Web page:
Warning: super concentrated Hatch flavor lies ahead!
Yes, it’s that time of year so keep an eye out for fresh Hatch chiles in your local markets. If you’re new to them here’s what a few pounds worth looks like:
They look similar to Anaheims, but Hatch chiles have a unique flavor that’s generated in the Hatch valley of New Mexico. So yes, to officially be a Hatch you must be hatched in Hatch.
Once roasted they’ll have a sweet, rustic, almost buttery flavor that has made them quite popular amongst chiliheads.
Note that Hatch chiles are known more for their flavor than their heat. Here’s where they stack up heat-wise compared to other chiles:
The two Hatch varieties in the above pic are the ones you’ll frequently come across in grocery stores: Big Jim and Sandia. They have similar flavor but the Sandia variety is usually hotter.
I’m using the Big Jim Hatch variety for today’s Salsa and since these are relatively tame chiles we’ll be using 4-5 of them as the base. Here’s what they look like after roasting for 25 minutes.
Sure, you can roast these on the grill or over open flame, but the oven is the easiest and that’s what I usually do — 400F for 20-30 minutes. Not pictured is the delightful smell of roasted Hatch chiles filling up your home.
See how the skins are puffing up?
You can peel off and discard the skin if it comes off readily, but don’t worry about getting rid of every last bit as it won’t affect the flavor too much.
You can also get rid of the stems and seeds at this point. Some tips on handling hot chili peppers.
We’ll add the chile pieces to a blender along with:
1-2 roasted plum tomatoes
2 garlic cloves
6-8 sprigs cilantro (optional)
1/4 teaspoon salt (plus more to taste)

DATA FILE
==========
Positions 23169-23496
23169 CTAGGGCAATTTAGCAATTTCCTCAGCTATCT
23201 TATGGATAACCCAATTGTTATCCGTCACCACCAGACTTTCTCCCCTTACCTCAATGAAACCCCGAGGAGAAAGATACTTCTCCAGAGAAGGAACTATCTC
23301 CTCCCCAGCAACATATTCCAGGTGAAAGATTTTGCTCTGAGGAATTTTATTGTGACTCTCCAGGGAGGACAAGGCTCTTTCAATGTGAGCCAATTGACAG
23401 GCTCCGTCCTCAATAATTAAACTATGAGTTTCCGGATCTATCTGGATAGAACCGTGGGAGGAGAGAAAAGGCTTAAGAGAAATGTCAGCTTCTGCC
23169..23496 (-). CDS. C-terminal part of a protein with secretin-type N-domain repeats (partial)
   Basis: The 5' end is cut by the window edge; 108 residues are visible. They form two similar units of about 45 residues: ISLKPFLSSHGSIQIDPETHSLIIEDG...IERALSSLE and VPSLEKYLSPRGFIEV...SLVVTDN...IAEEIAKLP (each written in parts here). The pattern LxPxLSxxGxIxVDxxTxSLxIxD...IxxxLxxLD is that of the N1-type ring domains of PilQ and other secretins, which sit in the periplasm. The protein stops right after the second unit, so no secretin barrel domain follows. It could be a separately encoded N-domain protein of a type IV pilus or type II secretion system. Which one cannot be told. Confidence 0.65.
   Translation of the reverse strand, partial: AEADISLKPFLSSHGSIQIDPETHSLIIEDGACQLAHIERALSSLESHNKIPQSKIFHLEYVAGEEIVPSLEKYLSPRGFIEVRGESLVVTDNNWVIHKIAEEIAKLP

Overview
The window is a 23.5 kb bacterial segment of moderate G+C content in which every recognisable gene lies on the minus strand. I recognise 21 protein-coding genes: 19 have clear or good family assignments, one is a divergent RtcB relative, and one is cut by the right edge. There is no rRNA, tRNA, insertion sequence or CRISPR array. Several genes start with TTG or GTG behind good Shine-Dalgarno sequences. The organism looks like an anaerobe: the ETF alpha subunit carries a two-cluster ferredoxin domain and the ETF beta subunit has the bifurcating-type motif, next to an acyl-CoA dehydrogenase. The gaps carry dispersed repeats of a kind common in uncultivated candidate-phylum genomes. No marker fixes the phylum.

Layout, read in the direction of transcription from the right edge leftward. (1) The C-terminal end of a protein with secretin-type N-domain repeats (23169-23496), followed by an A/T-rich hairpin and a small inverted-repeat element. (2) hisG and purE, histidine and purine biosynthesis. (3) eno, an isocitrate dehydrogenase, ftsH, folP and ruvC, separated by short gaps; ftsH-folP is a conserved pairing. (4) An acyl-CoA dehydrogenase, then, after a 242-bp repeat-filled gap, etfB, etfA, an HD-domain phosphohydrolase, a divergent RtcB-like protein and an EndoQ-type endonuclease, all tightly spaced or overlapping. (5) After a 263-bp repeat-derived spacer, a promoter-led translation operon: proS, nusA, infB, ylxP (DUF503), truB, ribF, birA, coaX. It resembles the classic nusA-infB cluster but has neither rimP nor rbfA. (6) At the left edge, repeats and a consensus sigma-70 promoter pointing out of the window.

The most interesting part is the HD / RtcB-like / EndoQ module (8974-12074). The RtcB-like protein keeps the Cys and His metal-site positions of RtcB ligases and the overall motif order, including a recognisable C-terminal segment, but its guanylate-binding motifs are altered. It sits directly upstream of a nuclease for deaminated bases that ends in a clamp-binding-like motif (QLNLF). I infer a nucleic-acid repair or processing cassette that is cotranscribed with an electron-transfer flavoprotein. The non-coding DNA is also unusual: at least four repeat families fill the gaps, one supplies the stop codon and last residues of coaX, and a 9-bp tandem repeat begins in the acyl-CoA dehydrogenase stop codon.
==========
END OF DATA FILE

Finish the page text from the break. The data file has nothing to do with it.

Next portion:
splash of water
I usually start with one tomato, blend, and then do some taste testing.
To keep the Hatch flavor at the forefront we’re adding the absolute minimum of additional ingredients. I only used one tomato for this batch as I am a sucker for a big, bold roasted chile flavor.
And even though these chiles are relatively mild you’ll still get some zip because we are using so many of them. If you prefer things on the milder side then consider roasting all of them but only adding in 2-3 to start with — then blend together, taste test, and add more if you want.
You’ll get a bowl full of roasted chile goodness and it’s a great introduction to Hatch chiles.
It’ll be warm out of the blender and I definitely prefer it that way, so if you are re-using some leftovers I would consider giving them a simmer before serving.
Okay, keep an eye out for some Hatch chiles in your local markets over the next few weeks. Yes, you can usually find frozen, roasted Hatch chiles in today’s freezer aisles, but it’s definitely worth roasting your own if the opportunity arises.
I’ll put up a Hatch Enchilada recipe over the next couple weeks so keep an eye out for that one. Happy Hatch hunting!
Roasted Hatch Chile Salsa
- 4-5 Hatch green chiles
- 1-2 plum tomatoes
- 2 garlic cloves
- 1/4 onion
- 5-6 sprigs cilantro (optional)
- 1/4 teaspoon salt (plus more to taste)
- splash of water
- Start by giving the Hatch chiles and tomatoes a good rinse. Roast the tomatoes and chiles in a 400F oven for 20-30 minutes.
- De-stem and de-seed the roasted chiles. You can also pull off and discard any loose bits of skin from the chiles. De-stem the tomatoes as well.
- Add the chile pieces and one of the tomatoes to a blender along with 2 peeled garlic cloves, 1/4 onion (I used white onion), 5-6 sprigs of cilantro (optional), 1/4 teaspoon of salt, and a splash of water. Combine well. You can optionally add the second roasted tomato, I only used one for this batch to keep the Hatch flavor at the forefront.
- Take a final taste for seasoning, adding more salt if necessary. You can also add another splash of water if you want it a bit thinner.
- Serve immediately and store leftovers in an airtight container in the fridge.
Got more Hatch chiles on hand? How about making a batch Hatch Enchiladas?